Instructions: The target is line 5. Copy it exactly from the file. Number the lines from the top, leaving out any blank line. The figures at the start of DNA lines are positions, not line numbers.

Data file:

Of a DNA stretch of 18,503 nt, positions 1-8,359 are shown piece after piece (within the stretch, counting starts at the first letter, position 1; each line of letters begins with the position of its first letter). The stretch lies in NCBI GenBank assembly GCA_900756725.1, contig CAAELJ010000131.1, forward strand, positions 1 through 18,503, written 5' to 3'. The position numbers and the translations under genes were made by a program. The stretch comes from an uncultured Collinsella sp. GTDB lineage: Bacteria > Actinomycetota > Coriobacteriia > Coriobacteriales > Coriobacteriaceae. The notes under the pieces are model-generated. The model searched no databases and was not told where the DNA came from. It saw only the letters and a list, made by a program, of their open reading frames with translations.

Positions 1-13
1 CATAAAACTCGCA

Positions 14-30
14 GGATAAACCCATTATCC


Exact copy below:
14 GGATAAACCCATTATCC